Light generating device 20 is powered by a photovoltaic cell 24 mounted proximate light source 18. One skilled in the art will understand that photovoltaic cell 24 may include one or more cells for converting light into electrical energy and the circuitry associated therewith for processing and providing the electrical power necessary. Additionally, the term “photovoltaic cell” is intended to include any device for converting photons to electrons, such as solar cells and the like. Photovoltaic cell 24 is preferably mounted to ceiling 13 directly above or on light source 18, and coupled via a conduit 25 to light generating device 20. In a preferred embodiment, photovoltaic cell 24 is mounted to the garage door opener facing the integral light source. Photovoltaic cell 24 converts light from light source 18 into available energy for the operation of light generating device 20. In its simplest form, apparatus 12 is unpowered with enclosure 10 in a dark condition. Upon actuation of automatic door opening device 16, light source 18 is activated, illuminating enclosure 10 and photovoltaic cell 24. Upon illumination, photovoltaic cell 24 provides electrical power to light generating device 20 which generates targeting mark 22. After a set period of time, light source 18 is extinguished, no longer providing light to photovoltaic cell 24 which stops producing electrical power, returning apparatus 12 to the unpowered condition.
Additional controls, such as switches or triggers, for operation of apparatus 12 are unnecessary. However, if desired, a control circuit can be added between photovoltaic cell 24 and light generating device 20 which includes a switch triggered upon a certain action which allows power to flow from photovoltaic cell 24 to light generating device 20. Various actions may be employed for the triggering of the switch to actuate apparatus 12. For example, actuation of automatic door opening device 16 may concurrently trigger the switch. Other actions may include a remote signal triggering the switch or a photo sensor which senses the illumination of light source 18.
In the most basic embodiment, light generating device 20, such as a laser diode, is mounted to ceiling 13 and directed downwardly to form targeting mark 22 when actuated. Light generating device 20 is coupled by wire 25 to photovoltaic cell 24 mounted above light source 18. The entire apparatus 10 may be positioned using adhesive tape, clips, pins or like fastening members. No batteries, electrical connections, or switches are required, and adjustment of targeting mark 22 is easily accomplished by repositioning light generating device 20. Additional light generating devices 20 can be employed and coupled to photovoltaic cell 24 for facilitating positioning of additional vehicles.
In operation, automatic door opening device 16 is actuated, moving door 14 from the closed to the open position. Upon actuation of automatic door opening device 16, light source 18 is activated, illuminating photovoltaic cell 24. Photovoltaic cell 24 converts light to electrical power and provides the electrical power to light generating device 20. Light generating device 20, now powered by photovoltaic cell 24, generates a targeting mark 22. As a vehicle is advanced into enclosure 10, target mark 22 begins impinging thereupon. When mark 22 reaches the selected location of impingement on the vehicle, the vehicle has been properly positioned. Door 14 can then be closed, or remain open. After a period of time, light source 18 is automatically extinguished. Photovoltaic cell 24, no longer having light to convert into electrical power, no longer supplies electrical power to light generating device 20.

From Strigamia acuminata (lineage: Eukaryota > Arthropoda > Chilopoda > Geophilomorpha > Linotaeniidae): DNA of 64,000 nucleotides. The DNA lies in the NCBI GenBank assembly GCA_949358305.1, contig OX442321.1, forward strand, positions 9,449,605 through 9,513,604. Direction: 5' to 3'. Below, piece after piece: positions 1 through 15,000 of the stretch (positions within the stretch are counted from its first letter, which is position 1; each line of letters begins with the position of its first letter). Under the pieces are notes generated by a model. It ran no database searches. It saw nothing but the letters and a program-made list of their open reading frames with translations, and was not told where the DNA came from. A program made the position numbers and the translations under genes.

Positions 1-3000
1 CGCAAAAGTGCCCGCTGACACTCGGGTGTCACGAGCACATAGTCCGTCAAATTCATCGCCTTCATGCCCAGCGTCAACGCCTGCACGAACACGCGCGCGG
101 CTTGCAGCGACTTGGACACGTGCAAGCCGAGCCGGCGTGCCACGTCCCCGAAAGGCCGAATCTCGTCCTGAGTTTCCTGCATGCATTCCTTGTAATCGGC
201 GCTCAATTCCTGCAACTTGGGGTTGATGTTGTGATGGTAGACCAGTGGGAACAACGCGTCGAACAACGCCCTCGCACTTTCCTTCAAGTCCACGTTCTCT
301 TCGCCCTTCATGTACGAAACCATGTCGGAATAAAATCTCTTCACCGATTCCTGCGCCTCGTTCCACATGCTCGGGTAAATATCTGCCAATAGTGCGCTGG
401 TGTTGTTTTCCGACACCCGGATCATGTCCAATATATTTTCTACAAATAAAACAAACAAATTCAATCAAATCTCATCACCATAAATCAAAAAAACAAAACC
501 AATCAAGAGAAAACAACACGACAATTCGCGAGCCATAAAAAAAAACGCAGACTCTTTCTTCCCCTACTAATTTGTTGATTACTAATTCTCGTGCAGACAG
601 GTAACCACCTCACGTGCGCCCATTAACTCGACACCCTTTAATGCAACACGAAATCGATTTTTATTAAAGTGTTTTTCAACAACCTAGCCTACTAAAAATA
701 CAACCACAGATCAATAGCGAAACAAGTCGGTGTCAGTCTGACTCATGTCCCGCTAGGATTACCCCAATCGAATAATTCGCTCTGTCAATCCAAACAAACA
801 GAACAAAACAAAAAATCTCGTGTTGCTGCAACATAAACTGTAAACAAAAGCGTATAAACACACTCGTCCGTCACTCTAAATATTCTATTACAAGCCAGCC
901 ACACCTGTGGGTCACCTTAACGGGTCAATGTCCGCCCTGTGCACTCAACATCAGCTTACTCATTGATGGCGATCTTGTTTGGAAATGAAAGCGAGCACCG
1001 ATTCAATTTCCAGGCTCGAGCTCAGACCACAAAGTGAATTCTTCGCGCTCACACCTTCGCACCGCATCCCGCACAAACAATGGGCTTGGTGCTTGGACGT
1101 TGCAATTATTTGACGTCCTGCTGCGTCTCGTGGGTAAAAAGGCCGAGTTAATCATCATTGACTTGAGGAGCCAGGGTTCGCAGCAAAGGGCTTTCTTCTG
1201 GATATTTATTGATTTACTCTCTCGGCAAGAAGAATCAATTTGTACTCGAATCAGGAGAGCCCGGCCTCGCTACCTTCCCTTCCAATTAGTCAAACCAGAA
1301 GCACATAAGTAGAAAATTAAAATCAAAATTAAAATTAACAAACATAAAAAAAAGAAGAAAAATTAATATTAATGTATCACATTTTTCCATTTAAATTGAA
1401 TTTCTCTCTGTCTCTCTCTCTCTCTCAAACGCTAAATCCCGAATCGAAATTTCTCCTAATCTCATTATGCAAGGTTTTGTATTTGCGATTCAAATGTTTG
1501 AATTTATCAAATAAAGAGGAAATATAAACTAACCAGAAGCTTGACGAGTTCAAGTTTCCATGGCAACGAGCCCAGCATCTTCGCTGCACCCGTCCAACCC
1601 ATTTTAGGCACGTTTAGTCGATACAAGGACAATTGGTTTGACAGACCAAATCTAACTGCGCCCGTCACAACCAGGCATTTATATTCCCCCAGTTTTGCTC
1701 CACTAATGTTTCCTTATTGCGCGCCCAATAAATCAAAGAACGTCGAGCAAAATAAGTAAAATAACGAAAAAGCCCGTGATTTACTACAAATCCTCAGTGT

Various changes and modifications to the embodiments herein chosen for purposes of illustration will readily occur to those skilled in the art. To the extent that such modifications and variations do not depart from the spirit of the invention, they are intended to be included within the scope thereof, which is assessed only by a fair interpretation of the following claims.
Having fully described the invention in such clear and concise terms as to enable those skilled in the art to understand and practice the same, the invention claimed is:
|Cited Patent||Filing date||Publication date||Applicant||Title|
|US6002346||Dec 30, 1998||Dec 14, 1999||Pedestal Corporation||Vehicle positioning apparatus|
|US6154150||Nov 19, 1999||Nov 28, 2000||Laubach; Daniel J.||Vehicle positioning apparatus|
|US6218962 *||Nov 30, 1999||Apr 17, 2001||Dale E Fiene||Parking guide for automatic garage door openers|
|US6531966||May 10, 2001||Mar 11, 2003||Vector Products, Inc.||Laser parking guide|
|US6652323||Feb 19, 2002||Nov 25, 2003||Leon M. Yanda||Precision parking device|
|US6882128 *||Sep 27, 2000||Apr 19, 2005||Science Applications International Corporation||Method and system for energy reclamation and reuse|
|US6933655 *||Apr 14, 2003||Aug 23, 2005||Lear Corporation||Self-powered wireless switch|
|US20020140576||Mar 29, 2001||Oct 3, 2002||Simon Christopher M.||Laser parking alignment system|
|Citing Patent||Filing date||Publication date||Applicant||Title|
|US8878646 *||Oct 13, 2009||Nov 4, 2014||Gentex Corporation||Communication system and method|
|US9189952||Oct 10, 2014||Nov 17, 2015||Gentex Corporation||Communication system and method|
|US9600950||Nov 5, 2015||Mar 21, 2017||Gentex Corporation||Communication system and method|
|US20110250845 *||Oct 13, 2009||Oct 13, 2011||Johnson Controls Technology Company||Communication System And Method|
|US20120133527 *||Nov 28, 2010||May 31, 2012||Bo-Yang Lin||Vehicle Guidance System|
|U.S. Classification||340/932.2, 340/686.1, 340/693.1, 340/942|
|Feb 8, 2010||FPAY||Fee payment|
Year of fee payment: 4
|Aug 22, 2014||REMI||Maintenance fee reminder mailed|
|Jan 9, 2015||LAPS||Lapse for failure to pay maintenance fees|
|Mar 3, 2015||FP||Expired due to failure to pay maintenance fee|
Effective date: 20150109